Currently there are two main models for making coffee more economically compelling: pay more or do more. Either pay a higher price for coffee, guarantee a greater share of return, or support the farmer in building greater economic opportunities by helping with credit access, technical assistance, or reaching new markets. However, while undeniably helpful, these solutions don’t necessarily add up to economic viability. It’s isn’t just about how much the farmer grows or earns, it’s about what those activities yield in relation to a host of economic and family activities a farmer has to pursue.
Typical measures of price and yield aren’t measures of profitability, nor do they take into account opportunity cost. In my role, as I’ve been working through various supply chain strategies to deliver meaningful economic benefit to our producer partners, I engaged with a consultant, Christophe Montagnon. One aspect of his work with us was to really look at inputs—how much does it cost a farmer to achieve the level of quality that is suitable for higher-value markets, or to obtain a sustainability certification? Christophe illuminated that it is not always in the farmer’s best interest to do more on the farm. If there are other streams of economic activity, coffee may very well be most useful only as a side activity. His findings were a humbling reminder that as much as we may sometimes think so, coffee is not at the center of the universe.
That doesn’t mean we stop working to deliver meaningful economic benefit, and we will continue to invest in technical assistance and other producer support programs—paying more and doing more are great things—but we are now approaching the subject with a broader, more inclusive perspective. I want nothing more than for farmers to realize the true value of their production, but there is the possibility we’re approaching the concept of value too much through a buying-side lens.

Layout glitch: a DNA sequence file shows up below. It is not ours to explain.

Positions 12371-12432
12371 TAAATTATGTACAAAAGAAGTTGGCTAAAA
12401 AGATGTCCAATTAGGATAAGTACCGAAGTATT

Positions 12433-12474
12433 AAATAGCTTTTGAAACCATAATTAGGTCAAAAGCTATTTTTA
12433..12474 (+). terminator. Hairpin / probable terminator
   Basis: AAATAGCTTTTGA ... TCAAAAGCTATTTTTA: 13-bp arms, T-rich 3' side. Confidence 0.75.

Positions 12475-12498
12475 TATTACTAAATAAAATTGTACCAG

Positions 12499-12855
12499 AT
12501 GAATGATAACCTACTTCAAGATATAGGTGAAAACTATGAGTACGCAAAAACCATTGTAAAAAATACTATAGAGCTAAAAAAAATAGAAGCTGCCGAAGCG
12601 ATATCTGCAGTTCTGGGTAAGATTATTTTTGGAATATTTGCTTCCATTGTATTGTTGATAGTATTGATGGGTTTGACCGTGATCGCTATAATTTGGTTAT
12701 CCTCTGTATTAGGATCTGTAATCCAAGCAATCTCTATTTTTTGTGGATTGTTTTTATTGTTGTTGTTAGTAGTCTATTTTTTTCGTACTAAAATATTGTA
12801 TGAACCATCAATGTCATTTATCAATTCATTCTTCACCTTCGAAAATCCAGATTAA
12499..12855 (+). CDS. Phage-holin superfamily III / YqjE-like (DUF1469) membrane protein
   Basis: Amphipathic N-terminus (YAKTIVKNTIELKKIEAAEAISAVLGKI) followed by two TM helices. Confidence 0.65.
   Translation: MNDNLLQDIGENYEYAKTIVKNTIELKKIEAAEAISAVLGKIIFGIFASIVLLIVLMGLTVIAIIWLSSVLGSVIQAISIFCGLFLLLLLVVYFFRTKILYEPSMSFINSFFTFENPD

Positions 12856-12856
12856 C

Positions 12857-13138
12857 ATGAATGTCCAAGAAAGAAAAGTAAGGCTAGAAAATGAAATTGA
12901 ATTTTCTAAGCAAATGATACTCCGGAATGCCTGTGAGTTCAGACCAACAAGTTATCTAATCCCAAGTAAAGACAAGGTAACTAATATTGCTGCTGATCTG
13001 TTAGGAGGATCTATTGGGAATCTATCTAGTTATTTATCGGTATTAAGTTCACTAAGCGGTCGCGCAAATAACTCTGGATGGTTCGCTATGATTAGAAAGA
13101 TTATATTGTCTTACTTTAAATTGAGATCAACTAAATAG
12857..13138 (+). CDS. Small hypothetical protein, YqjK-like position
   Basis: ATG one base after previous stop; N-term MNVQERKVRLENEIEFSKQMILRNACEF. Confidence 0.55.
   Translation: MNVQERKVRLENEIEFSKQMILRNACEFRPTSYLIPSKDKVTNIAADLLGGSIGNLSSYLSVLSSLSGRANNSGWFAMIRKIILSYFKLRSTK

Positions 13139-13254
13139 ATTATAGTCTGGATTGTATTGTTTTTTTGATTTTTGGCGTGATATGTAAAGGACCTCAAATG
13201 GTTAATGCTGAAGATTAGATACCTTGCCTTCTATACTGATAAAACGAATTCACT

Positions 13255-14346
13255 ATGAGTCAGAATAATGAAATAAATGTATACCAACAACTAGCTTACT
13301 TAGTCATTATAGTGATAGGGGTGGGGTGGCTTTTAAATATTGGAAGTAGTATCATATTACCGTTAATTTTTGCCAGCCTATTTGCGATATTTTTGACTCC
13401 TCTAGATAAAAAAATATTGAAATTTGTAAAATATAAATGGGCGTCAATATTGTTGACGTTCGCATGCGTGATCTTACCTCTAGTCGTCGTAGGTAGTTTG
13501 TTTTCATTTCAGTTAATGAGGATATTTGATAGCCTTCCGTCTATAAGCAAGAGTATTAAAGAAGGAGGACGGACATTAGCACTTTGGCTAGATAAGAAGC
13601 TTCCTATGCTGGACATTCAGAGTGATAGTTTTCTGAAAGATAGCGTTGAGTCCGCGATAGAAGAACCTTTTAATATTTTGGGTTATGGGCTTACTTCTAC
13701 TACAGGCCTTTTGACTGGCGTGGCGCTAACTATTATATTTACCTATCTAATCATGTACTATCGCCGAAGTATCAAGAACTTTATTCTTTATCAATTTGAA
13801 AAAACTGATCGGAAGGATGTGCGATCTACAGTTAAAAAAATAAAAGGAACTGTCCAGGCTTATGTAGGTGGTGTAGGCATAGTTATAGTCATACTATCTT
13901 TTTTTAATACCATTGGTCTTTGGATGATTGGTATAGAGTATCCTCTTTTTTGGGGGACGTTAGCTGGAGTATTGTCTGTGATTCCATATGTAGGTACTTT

There also seems to be a strong narrative in our industry that quality, and subsequently quality incentives, are the paths toward economic sustainability. Is that necessarily true? I offer this exploration not as a critique of existing models, or to dissuade anyone from pursuing direct relationships and alternate-pricing or contract models, but simply as a reminder that sustainability isn’t fully defined yet for a reason. The economic component of sustainability is layered. For a farmer, it includes credit and financing, farm-level considerations (costs of production, yield, and productivity), payment and pricing, ownership, level of diversification, and financial management skill. The issue goes well beyond quality. We haven’t yet answered the question of what it takes for coffee to become a viable economic activity. While that is not an excuse for inaction, it also isn’t an excuse to tread too hard on one particular pathway. We have to continually challenge ourselves to seek new routes.
It isn’t just about what we want to buy and how much we pay, or how much we “help,” but also about what makes coffee a worthwhile activity for a farmer to pursue. At the most basic level, we lack good information about costs of production, farm profitability, and what it takes for a smallholder to be economically successful. If we are going to understand what sustainability means for our sector or pursue strategies that promote things the sector values, like assured supply and quality, then we have to understand what “meaningful economic benefit” means, and we need the farmer perspective for that. Building lasting supplies of great coffee requires farmers for whom it’s in their best interest to be a partner in that process. Only a farmer can really define what’s “meaningful” to them.
Tracy Ging is the director of sustainability and corporate social responsibility for S&D Coffee and Tea, Inc.. Her responsibilities span sustainable supply chain development, environmental efficiency in operations and distribution, workplace performance, and community affairs—weaving sustainability into core business strategies. She is deeply and personally committed to making sure coffee drinkers enjoy their favorite beverages with the confidence of responsible sourcing practices.